Discussion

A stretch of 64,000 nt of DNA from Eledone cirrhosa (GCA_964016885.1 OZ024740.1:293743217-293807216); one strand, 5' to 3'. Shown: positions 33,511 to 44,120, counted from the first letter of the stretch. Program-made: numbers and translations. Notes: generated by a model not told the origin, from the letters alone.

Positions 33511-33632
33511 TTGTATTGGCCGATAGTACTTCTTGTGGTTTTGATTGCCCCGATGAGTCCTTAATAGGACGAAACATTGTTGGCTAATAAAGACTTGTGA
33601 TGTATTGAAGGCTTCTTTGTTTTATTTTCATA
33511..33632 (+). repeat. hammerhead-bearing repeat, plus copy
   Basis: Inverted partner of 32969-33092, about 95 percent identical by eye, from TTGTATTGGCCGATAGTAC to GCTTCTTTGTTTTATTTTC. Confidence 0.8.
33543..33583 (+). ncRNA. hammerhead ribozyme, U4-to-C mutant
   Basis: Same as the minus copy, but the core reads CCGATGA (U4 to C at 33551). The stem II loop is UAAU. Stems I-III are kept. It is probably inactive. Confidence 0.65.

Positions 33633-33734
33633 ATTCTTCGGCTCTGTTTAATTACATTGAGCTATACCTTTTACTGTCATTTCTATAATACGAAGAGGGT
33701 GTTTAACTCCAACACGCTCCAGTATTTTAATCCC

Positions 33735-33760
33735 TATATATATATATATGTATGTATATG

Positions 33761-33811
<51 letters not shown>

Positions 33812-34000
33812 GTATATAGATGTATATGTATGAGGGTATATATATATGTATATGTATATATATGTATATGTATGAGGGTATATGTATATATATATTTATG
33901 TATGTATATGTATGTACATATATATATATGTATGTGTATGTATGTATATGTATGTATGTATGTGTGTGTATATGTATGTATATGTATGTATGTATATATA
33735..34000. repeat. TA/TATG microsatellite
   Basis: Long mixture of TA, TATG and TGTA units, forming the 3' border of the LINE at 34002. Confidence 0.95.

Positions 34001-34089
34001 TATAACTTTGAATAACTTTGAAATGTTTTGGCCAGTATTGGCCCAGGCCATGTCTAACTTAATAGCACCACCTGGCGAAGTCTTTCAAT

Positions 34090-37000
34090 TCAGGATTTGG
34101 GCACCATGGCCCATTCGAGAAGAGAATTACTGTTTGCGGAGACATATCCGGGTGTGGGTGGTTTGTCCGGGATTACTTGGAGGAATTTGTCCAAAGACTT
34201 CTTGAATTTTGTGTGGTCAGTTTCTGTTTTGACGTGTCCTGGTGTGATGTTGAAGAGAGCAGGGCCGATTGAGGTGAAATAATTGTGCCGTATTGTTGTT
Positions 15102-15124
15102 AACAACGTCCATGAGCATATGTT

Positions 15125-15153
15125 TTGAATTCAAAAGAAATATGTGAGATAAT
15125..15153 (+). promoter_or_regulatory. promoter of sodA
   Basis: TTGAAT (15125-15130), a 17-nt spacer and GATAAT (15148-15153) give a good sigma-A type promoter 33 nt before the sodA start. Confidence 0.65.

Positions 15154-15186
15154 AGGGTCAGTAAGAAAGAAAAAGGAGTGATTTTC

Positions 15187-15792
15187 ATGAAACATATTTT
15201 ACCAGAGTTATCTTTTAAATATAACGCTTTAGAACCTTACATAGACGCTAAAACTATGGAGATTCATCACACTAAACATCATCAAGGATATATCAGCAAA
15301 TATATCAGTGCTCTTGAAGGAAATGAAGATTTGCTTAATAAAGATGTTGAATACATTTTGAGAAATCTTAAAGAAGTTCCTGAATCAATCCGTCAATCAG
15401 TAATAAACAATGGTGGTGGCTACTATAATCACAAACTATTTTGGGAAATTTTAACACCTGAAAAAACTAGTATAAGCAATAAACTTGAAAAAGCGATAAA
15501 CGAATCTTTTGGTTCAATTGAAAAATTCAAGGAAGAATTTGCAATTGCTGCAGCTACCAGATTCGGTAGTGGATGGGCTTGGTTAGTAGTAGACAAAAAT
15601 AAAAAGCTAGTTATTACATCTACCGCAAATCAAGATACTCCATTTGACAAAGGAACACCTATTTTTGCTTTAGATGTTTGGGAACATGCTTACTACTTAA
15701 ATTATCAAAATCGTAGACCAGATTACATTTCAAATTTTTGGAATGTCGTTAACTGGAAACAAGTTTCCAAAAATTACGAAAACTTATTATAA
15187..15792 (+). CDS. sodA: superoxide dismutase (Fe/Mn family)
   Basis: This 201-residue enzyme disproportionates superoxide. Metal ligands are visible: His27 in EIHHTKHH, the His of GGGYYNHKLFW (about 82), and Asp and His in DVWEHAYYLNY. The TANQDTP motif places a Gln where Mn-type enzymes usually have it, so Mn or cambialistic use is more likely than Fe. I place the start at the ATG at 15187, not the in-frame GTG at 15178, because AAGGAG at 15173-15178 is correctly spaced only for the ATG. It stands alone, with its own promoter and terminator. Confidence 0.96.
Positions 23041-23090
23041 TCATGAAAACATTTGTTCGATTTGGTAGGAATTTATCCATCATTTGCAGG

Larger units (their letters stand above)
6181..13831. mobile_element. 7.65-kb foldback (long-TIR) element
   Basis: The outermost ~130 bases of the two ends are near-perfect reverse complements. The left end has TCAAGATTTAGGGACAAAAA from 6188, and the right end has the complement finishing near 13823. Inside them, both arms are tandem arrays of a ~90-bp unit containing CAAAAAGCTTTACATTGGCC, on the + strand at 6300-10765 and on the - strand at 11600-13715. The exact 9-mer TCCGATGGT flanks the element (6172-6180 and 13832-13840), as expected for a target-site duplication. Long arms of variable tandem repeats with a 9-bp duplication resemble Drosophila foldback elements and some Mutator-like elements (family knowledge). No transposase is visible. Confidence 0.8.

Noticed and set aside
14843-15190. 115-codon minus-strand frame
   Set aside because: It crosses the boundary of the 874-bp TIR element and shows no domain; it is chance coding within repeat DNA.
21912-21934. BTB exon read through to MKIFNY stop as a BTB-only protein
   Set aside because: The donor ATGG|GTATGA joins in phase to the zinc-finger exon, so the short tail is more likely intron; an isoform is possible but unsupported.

Depressive problems are the most widely diagnosed and most widely investigated psychological problems. Numerous outcome studies have indicated the efficacy of psychotherapy and in some cases psychotherapy with medication for depressive disorders [55]. Effect sizes found in these countless randomized controlled trials comparing different interventions or interventions with no treatment are remarkably similar across studies. Moreover, the famous Dodo bird verdict, stating that there is no difference in efficacy between different types of treatment, especially holds in the context of depression [56, 57]. Nevertheless, efficacy remains limited [58], relapse rates remain rather high [59], and, most importantly, there is huge within-group variability observed in outcome research [60, 61]. Despite these important observations, little research aims at disentangling this variability within groups. In this study we want to analyze the effect of an important client variable in depression theory — namely, the personality style — and contribute to the adaptation of therapy to patient characteristics. These patient characteristics are shown to explain a large part of therapy outcomes [62, 63]; thus, the importance of exploring possibly important patient characteristics is beyond doubt. As Cuijpers [55] indicated, “more knowledge on who benefits from which treatment are important goals for future research (p. 292).”